5. I agree with BW that the rig should fit the gig, but for a R&R gig a 140 watt 2x10 ain't enuff it's just plain lazy. I play a gig with 2 guitars using twins and use 400 watts 2x15 + 100 watts 1x12 (mid & hi) plus send a bit to the PA.. On the other hand I played a jazz gig last nite with a 80watt 1x15 Polytone MiniBrute on 4 that was plenty. I also play a gig with sitar, guitar, tabla and hand perc and the PolyTone is almost too much. So it really depends on your situation(s).
  6. Matthias


    May 30, 2000
    Vienna, Austria
    Munjibunga: was there a PA or not? If not, it's no wonder, even in a garage.

    Generally I agree with Ulf.
    For rehearsing at decent levels 100-150W is enough, depending on the efficiency of the cab, number of speakers and so on.
    If you have a PA and are playing at decent stage volume, it will also be ok. (yesterday I played a gospel/pop/rock gig in front of almost 500 people with a 150W/212 setup, wich was just enough, but not overpowered. On stage I usually don't dial in too much bass anyway, because this often causes acoustic problems, besides it saves amp power)
    But I have to admit that I feel better with my 400W rig :)

  7. I played with a couple of my friends at the school talent show last year using an SWR Workingman's 12 and I was as loud as the rest of the band, and it was a rock band with 2 guitars, so the 100 watts worked fine for me....
  8. ihixulu

    ihixulu Supporting Member

    Mar 31, 2000
    South Shore MA
    Really depends on the cab. I don't think the problem was the wattage so much as the fact it was 100 watts going into 1 12" speaker. I've heard 100w bass amps do fine in surprising situations (Ampeg V4B into an 810 or my old Trace head pushing 140W into the 810 over 2 100 watt guitar players for example).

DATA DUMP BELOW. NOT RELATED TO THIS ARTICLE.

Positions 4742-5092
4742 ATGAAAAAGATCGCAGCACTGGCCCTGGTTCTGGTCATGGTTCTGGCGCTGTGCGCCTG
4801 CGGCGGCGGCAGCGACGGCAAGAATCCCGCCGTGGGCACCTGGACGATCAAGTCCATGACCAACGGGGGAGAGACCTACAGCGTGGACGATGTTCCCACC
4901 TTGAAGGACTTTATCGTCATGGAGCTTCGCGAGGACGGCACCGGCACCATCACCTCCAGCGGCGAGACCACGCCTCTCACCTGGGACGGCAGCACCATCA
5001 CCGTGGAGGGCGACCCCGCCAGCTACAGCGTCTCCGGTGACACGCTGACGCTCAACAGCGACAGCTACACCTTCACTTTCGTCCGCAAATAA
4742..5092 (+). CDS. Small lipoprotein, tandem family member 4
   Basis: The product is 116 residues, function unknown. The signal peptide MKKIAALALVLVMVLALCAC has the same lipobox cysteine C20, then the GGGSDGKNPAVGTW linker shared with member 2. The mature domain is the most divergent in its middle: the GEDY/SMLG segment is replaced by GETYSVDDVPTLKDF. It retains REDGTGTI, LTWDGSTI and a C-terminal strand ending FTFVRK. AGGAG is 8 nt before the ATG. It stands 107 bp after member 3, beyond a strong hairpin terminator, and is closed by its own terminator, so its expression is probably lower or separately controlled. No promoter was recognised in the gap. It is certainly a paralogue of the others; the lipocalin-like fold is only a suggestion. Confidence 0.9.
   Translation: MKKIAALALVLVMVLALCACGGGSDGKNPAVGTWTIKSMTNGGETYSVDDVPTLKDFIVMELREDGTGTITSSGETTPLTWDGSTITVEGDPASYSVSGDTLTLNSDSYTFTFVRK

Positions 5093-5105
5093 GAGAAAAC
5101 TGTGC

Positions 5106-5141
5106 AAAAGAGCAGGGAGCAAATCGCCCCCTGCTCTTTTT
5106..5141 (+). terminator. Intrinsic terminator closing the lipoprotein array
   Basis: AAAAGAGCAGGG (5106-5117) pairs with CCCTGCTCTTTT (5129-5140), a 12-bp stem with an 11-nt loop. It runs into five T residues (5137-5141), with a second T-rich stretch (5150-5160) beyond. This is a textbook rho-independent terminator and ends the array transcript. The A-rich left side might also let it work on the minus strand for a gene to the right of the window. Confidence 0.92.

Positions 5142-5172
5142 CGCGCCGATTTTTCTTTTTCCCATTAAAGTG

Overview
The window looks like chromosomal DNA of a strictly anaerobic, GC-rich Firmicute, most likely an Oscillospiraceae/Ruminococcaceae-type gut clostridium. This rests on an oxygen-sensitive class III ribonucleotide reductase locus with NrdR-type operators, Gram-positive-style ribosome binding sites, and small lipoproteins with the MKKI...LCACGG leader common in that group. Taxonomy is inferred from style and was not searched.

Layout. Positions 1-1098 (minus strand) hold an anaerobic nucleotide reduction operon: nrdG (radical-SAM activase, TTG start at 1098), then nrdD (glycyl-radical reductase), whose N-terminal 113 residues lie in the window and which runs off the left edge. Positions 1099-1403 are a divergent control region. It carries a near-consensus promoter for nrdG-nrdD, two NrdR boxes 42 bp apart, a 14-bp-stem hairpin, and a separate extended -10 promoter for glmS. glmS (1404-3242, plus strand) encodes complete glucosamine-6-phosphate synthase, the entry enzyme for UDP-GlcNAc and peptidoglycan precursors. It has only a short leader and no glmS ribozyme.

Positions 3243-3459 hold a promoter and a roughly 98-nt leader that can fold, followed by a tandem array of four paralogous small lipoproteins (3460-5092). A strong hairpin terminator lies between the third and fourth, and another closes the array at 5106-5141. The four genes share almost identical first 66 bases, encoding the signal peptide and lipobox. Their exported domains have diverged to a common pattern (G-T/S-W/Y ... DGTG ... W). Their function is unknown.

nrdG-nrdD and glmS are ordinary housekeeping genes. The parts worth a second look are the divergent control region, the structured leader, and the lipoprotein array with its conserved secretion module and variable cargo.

More power is nice but it will never make up for the lack of a proper cab.
    4-stringB likes this.
  9. I played out for years with no PA support with a 100 Watt V4B running through a 4'x2'x2' single 18" sugar-scoop cabinet. I even played outdoors with it a couple of times with no problems. Super efficient speaker cab + Ampeg tube 100 Watts = enough power.

    "Yeah, back when I was a kid, a Watt was really worth somethin'. We didn't need none of that kilo-watt Class H bullcrap. Hell, 50 Watts was a lot to us......" :D

    You know how it goes. Alright.

  10. Brad Johnson

    Brad Johnson Supporting Member

    Mar 8, 2000
    Gaithersburg, Md
    DR Strings
    Ummm, I think what you push with the 100w (speaker efficiency)is fairly important. What you play is important, too.

    I've used my Ampeg 100w combo live with room to spare in fairly large rooms. I always have a PA available but don't always use it. This is mainly with 5 strings.
  11. JazznFunk


    Mar 26, 2000
    Asheville, NC
    Lakland Basses Artist
    A lot depends on your tone. I use an SWR Workingman's 12 and run a very midrange-heavy tone and 100 watts is fine in most rock, jazz, whatever situations... I used to use a Fender BXR 100 with the same type of tone and the same was true. 100 watts can cut it if you do it right.
  12. akajuve400g


    May 22, 2000
    When playing gigs a lot of people run their amp through a pa. And just use the amp as a way to monitor their own playing, I guess that is why some amps are called self monitoring systems. So you can play through a 100 watts, but you better hope the gig has a pa. That is why you may need around 300 or more watts. Having a powerful amp does help the sound out though............